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Clara Oberle, PhD

Associate Professor, History

Clara M. Oberle, PhD, has been a member of the History department since 2008.  She offers courses on modern Europe, Eastern Europe, and Germany.  Further teaching interests include World War II, women in history, and urban history.  Her research focus is on Berlin, on post-catastrophe cities, and on German history, with special interests in migrations, comparative military occupations, urban planning and housing, as well as the interplay between law and memory.

Education

Ph.D., Princeton University, History
M.A., Princeton University, History
B.A., Wellesley College, History and Religion

Music education through Massachusetts Instiute of Technology
Graduate work, Freie Universität Berlin, History and Political Science

Scholarly and Creative Work

Oberle’s research has focused on transitions from war to peace and in particular the history of immediate postwar Berlin.  Her dissertation work, City in Transit: Ruins, Railways, and the Search for Order in Berlin, 1945-1947 was honored with a postdoctoral fellowship at the Remarque Institute of New York University where she was able to examine postwar spatial, legal, as well as social re-organizations in a comparative way. Her research takes her to archives in Germany, France, Britain, the US, and Russia. Oberle has presented papers on topics ranging from rubble housing to public health and epidemic debates, railroads, planning utopias, population transfers, as well as racism and black markets.  Her work has led her to investigate architectural debates, legal policies, changing family relations, as well as the negotiations over memory in immediate postwar scenarios. She has given talks in Asia, Europe, and North America and is an active panelist and contributor with the American Historical Assosication, the German Studies Association, as well as the International Organization of Historians of World War II.  Her current work examines the interplay between law, welfare, and memory.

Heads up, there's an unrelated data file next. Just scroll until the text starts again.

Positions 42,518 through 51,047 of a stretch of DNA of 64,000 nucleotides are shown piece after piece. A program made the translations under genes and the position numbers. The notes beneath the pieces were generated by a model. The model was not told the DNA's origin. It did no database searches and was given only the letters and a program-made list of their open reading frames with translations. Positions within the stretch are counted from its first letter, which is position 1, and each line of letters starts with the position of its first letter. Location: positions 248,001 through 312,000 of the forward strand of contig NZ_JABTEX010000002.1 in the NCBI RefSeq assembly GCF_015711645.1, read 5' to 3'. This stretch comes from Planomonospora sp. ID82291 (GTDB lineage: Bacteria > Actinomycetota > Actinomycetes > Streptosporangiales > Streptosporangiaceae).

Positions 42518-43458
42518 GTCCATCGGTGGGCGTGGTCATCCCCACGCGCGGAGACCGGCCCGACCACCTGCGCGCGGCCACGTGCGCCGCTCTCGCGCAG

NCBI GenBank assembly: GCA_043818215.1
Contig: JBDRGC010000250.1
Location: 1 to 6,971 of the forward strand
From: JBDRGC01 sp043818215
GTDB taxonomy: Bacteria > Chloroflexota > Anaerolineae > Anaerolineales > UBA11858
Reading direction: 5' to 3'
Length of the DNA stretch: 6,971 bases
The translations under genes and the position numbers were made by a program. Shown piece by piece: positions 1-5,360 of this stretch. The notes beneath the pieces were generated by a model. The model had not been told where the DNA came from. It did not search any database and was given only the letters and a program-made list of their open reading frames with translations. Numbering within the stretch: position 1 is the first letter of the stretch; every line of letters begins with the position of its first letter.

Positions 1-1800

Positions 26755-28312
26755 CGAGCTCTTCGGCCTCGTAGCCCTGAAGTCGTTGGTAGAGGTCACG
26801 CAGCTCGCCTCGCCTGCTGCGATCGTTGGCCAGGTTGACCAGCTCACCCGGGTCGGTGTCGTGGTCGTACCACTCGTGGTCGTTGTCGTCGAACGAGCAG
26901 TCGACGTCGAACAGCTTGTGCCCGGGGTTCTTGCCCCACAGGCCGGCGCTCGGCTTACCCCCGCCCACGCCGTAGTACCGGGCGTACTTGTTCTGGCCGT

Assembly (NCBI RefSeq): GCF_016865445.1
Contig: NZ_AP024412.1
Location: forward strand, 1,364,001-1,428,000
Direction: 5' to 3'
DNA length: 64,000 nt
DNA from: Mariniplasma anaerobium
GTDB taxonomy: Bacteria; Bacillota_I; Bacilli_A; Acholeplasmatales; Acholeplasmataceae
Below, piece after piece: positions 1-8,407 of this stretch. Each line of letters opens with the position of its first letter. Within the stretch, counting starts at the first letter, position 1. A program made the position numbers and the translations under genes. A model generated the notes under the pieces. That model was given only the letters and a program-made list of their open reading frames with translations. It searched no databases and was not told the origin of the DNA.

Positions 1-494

Teaching Interests

Oberle teaches a variety of courses at USD, from introductory surveys in Modern European history to upper division courses and graduate seminars on the histories of postwar Germany, modern Eastern Europe, the experiences of World War II, or Fin-de-Siècle Vienna. Further courses may include topics such as ethnic cleansing and migrations in modern Europe.   Oberle has participated in interdisciplinary collaborations and has been engaged in the efforts to internationalize learning at the University of San Diego. She has enjoyed advising several students’ interdisciplinary projects which connected fields of history with Philosophy, Art History, and Political Science.  She has also been involved in classes outside her department, including an art history course on Socialist Art and Culture.  Oberle is currently also working on expanding the USD study abroad program to include classes in Berlin and Central Europe.